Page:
The debate on whether or not to end the ban on new grammar schools should end almost as soon as it starts.  For the first question to hand is not: do they help social mobility?  Or even: are they good for children in the areas in which they exist?  It is, rather: who should take the decision?

In a system with many different types of school, and in which local demand can bring new ones into being, it is an anomaly to bar the creation of new grammars.  Schools can select internally through setting and streaming.  And they can select externally, too – all the more so courtesy of the last Labour Government, which brought in more specialist schools, based on the aptitude of pupils for sport, languages, science, and so on.  As Damian Green has written on this site: “this gave rise to the slightly perverse situation whereby the state would offer a school which could stretch you to the limit if you were good at [these subjects]…but forbade by law a school stretching you to the limit if you were just generally good at school”.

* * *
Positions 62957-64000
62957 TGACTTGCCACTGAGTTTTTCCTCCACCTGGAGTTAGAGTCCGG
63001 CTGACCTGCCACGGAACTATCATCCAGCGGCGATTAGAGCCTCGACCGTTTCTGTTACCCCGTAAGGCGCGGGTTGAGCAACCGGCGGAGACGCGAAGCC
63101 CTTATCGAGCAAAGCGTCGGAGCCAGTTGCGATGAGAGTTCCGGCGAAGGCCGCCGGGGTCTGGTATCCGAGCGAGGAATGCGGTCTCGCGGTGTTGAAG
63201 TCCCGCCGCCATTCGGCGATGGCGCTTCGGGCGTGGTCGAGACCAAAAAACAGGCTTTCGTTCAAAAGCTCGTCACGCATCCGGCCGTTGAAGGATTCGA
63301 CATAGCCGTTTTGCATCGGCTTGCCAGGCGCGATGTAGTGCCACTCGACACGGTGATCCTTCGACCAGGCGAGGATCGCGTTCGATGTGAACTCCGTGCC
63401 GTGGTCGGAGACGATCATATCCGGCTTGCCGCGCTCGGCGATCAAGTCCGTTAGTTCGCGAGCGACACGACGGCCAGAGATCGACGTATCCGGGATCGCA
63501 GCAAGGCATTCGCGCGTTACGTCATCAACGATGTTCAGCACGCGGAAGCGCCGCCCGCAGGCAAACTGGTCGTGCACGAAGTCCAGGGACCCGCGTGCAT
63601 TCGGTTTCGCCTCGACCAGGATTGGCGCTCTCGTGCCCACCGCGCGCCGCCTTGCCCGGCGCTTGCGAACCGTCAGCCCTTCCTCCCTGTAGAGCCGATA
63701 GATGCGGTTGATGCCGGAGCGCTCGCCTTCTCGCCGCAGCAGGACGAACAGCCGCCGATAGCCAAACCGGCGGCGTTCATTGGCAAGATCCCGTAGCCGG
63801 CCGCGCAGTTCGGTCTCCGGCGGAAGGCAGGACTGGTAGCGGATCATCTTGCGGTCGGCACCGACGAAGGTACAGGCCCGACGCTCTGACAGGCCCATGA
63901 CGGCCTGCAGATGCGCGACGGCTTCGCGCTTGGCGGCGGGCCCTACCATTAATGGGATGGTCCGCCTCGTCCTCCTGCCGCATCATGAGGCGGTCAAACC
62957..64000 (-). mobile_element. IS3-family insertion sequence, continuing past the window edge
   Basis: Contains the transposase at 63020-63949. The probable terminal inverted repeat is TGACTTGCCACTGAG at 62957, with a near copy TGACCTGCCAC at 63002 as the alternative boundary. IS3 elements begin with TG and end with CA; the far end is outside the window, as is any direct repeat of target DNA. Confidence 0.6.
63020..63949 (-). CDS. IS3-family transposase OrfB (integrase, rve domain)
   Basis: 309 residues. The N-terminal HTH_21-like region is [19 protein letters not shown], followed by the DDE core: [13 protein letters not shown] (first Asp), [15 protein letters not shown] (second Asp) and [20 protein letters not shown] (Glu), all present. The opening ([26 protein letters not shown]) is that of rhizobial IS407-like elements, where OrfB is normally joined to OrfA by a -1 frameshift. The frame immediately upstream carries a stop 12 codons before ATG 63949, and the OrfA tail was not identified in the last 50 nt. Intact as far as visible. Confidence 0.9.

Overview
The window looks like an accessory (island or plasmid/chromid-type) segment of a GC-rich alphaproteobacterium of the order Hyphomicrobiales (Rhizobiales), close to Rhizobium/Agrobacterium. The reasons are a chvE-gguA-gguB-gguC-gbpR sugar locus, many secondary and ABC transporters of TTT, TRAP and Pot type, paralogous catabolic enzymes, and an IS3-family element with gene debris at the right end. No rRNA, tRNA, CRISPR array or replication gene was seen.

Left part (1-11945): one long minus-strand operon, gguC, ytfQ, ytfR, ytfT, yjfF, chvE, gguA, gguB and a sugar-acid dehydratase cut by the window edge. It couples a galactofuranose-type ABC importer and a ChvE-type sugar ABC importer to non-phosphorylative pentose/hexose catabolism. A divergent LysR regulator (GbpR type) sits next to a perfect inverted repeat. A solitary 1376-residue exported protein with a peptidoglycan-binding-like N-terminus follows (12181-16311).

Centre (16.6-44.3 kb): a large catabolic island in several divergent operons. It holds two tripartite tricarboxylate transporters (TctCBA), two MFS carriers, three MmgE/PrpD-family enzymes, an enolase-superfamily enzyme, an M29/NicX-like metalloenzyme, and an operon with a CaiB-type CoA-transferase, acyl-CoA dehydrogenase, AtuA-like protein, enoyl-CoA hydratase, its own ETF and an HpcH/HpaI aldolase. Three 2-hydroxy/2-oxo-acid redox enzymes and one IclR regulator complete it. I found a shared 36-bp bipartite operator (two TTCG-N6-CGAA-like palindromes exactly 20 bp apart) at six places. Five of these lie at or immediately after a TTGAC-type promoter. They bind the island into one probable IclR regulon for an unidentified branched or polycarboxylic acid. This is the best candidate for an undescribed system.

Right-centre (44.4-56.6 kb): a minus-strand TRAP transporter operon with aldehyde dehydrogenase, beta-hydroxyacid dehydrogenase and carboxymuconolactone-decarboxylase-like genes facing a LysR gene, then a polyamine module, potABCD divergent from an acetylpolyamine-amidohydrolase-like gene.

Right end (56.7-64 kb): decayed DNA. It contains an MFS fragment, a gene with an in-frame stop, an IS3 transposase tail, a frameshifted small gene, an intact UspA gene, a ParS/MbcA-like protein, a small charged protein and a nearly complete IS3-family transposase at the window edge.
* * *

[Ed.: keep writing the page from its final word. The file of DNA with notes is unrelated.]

It follows that if people in Chuffnell Poges or Sin City Central want new grammars, or other schools that select by academic aptitude or ability, they should be free to do so. Localism should prevail.

To say that they should have the freedom to do, however, is not necessarily to say that they should take it, or to answer those important questions about social mobility and children’s welfare – though since the evidence is not conclusive either way, these may not be answerable at all.  Opponents of grammars dredge up studies purporting to prove that they were or are bad for both, but they don’t bite.  They can’t, because they either refer back to a tripartite system that broke down the best part of 50 years ago, or look around at today’s system in which there is an artificial shortage of grammars.  Research into the effects of a limited number of them don’t tell us much about what those of a larger number might be.